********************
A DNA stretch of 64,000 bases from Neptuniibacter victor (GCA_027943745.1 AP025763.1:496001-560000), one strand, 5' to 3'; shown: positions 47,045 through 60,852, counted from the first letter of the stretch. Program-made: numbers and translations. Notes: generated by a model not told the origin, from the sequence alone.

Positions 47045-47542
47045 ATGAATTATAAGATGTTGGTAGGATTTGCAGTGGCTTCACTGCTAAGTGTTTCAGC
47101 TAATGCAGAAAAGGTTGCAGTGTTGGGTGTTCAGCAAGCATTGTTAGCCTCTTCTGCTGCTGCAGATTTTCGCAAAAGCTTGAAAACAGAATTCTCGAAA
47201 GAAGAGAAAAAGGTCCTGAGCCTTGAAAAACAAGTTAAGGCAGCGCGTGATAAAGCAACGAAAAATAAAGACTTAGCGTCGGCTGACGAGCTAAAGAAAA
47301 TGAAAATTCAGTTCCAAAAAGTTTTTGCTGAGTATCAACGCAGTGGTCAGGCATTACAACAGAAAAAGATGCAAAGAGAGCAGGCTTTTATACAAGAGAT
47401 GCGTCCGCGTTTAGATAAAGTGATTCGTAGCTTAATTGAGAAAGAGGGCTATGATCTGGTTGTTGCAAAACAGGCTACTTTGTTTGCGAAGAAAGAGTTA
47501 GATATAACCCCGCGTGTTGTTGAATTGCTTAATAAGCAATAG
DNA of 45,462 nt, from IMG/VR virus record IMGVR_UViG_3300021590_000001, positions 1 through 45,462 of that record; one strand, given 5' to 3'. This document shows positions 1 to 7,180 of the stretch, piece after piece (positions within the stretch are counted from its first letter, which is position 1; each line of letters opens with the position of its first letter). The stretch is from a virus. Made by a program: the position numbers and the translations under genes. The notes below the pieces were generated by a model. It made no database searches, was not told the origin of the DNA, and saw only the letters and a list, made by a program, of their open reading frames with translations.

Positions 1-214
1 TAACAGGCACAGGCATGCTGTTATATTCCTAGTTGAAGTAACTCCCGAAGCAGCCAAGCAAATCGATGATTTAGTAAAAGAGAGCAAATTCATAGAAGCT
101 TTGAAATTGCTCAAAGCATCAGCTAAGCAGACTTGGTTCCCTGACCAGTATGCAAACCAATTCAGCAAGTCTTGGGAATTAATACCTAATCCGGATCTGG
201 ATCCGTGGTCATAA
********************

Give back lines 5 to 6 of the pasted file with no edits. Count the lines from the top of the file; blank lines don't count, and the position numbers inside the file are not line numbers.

47201 GAAGAGAAAAAGGTCCTGAGCCTTGAAAAACAAGTTAAGGCAGCGCGTGATAAAGCAACGAAAAATAAAGACTTAGCGTCGGCTGACGAGCTAAAGAAAA
47301 TGAAAATTCAGTTCCAAAAAGTTTTTGCTGAGTATCAACGCAGTGGTCAGGCATTACAACAGAAAAAGATGCAAAGAGAGCAGGCTTTTATACAAGAGAT